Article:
Carl Christophe Schimanski
Adjuvant Anastrozole for Patients With Breast Cancer: Long-Term Safety Results From the ATAC Study
Joan Houghton, University College, London
The case for using aromatase inhibitors rather than tamoxifen as adjuvant endocrine treatment for postmenopausal patients with breast cancer was strengthened recently by the latest report from the ATAC (Arimidex, Tamoxifen, Alone or in Combination) study just published in the Lancet Oncology. Joan Houghton from London University explained to Sarah Maxwell how the safety of anastrozole has now been confirmed by five-year mature data from more than 6,000 patients.
Raloxifene for Cancer Prevention More Benefit Than Risk?
Elizabeth Barrett-Connor, University of California, San Diego
The findings of a study published in the New England Journal of Medicine shed new light on breast cancer chemoprevention by looking at the selective estrogen modulator raloxifene. Data on 10,000 women, who were recruited primarily to test the drug’s activity for preventing cardiovascular disease, showed a powerful effect in preventing breast cancer. The investigators suggest that in women at risk of osteoporosis, raloxifene may be a better agent for preventing breast cancer than tamoxifen.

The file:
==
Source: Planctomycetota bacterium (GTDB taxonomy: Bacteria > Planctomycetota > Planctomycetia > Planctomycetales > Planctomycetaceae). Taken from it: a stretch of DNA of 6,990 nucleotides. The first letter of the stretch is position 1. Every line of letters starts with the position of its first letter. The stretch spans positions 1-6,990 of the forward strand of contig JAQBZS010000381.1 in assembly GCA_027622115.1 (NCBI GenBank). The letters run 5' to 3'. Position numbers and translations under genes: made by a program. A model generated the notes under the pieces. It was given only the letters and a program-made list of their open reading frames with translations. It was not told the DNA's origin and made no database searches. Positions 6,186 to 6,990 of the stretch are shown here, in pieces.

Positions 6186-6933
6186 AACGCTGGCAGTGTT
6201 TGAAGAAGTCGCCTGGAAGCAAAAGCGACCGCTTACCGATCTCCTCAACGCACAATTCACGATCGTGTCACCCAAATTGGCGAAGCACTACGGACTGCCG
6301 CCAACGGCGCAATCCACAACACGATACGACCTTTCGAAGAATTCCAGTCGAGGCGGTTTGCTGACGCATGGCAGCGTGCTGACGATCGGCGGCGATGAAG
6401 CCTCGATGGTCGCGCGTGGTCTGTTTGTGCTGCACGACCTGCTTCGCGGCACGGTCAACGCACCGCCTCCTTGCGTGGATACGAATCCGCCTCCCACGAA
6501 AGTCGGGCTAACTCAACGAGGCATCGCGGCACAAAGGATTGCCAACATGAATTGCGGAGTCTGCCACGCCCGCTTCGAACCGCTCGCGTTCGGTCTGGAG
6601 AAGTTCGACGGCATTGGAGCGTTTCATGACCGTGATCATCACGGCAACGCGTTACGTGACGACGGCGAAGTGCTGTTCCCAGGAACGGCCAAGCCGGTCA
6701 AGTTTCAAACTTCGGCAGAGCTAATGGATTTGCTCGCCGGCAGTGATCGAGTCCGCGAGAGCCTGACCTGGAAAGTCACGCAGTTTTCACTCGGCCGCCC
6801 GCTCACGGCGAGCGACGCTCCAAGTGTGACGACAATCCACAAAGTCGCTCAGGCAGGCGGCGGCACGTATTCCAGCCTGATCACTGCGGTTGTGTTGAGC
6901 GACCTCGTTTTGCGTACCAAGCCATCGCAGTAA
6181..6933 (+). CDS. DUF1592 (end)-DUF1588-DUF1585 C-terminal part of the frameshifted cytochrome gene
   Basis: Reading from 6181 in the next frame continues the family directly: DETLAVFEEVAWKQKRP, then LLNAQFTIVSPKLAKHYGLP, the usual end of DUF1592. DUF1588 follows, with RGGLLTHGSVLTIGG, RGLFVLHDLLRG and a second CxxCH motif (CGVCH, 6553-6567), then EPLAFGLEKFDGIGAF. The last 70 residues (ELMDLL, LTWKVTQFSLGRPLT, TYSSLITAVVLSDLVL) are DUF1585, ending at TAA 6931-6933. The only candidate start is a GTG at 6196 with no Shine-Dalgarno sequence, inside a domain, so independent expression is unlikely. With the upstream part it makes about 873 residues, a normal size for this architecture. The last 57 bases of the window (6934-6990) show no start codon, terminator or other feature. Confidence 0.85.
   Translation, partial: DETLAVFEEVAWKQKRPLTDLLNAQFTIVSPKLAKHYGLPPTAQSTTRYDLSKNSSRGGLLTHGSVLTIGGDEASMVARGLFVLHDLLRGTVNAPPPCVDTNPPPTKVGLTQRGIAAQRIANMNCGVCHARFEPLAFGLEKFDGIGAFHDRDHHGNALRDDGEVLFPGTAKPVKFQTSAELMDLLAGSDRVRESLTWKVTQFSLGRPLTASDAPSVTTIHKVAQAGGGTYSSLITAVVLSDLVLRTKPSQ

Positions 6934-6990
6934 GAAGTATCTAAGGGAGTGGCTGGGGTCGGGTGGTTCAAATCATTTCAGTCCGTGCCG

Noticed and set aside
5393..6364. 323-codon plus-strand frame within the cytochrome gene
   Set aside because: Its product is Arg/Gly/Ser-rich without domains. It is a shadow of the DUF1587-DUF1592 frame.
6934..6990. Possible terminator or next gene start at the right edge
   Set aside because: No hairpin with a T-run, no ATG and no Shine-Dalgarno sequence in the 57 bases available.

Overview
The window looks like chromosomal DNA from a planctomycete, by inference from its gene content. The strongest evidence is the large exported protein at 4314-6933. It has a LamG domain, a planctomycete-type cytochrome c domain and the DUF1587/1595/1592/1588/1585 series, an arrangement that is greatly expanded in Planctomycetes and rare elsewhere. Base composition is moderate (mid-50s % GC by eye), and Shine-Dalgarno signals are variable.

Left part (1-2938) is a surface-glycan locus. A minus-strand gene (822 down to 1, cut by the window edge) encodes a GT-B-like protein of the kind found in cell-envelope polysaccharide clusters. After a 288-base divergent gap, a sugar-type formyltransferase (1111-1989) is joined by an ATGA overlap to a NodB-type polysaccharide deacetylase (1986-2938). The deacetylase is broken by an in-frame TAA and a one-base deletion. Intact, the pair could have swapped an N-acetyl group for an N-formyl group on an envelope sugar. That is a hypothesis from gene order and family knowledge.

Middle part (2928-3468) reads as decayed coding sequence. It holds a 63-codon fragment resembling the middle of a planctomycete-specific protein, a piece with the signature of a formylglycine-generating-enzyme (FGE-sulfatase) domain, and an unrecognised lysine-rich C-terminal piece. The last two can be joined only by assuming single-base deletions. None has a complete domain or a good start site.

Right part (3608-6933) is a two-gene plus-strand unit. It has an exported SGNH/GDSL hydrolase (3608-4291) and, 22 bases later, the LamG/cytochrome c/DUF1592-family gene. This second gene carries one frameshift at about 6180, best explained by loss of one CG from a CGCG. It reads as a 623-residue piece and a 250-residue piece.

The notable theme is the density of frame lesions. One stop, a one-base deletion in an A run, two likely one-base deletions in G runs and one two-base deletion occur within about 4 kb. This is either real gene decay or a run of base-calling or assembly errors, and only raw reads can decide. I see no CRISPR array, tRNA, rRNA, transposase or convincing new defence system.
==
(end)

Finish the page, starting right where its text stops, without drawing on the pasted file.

Chemokines: Mediators of Invasion and Metastasis–New Targets for Ovarian Cancer Therapy?
REFERENCE: American Association for Cancer Research 97th Annual Meeting April 1-5, 2006, Washington DC. Education Session
Fran Balkwill, Barts Hospital, London
Chemo-attractant molecules called chemokines that direct the migration of immune cells around the body could become important new weapons in the cancer doctor’s therapeutic armory, according to Fran Balkwill who chaired an education session at the American Association for Cancer Research Annual Meeting. In difficult-to-treat diseases like ovarian cancer, chemokine modulation offers the possibility of contributing alternative targeted components to anticancer regimens.
Chemokines: Keys to Controlling Liver Cancer Metastasis?
REFERENCE: American Association for Cancer Research 97th Annual Meeting April 1-5, 2006, Washington DC. Abstract 406
Carl Christophe Schimanski, University of Mainz
The chemokine in the human body known as CXCR4 might be an omnipresent inductor of the metastatic process, according to Carl Schimanski who presented data on CXCR4 expression in hepatocellular carcinoma biopsies and related it to metastatic tumor properties in patients. He told the AACR conference that the recent availability of chemokine antagonists holds out the promise of modulating metastasis and extending patient survival.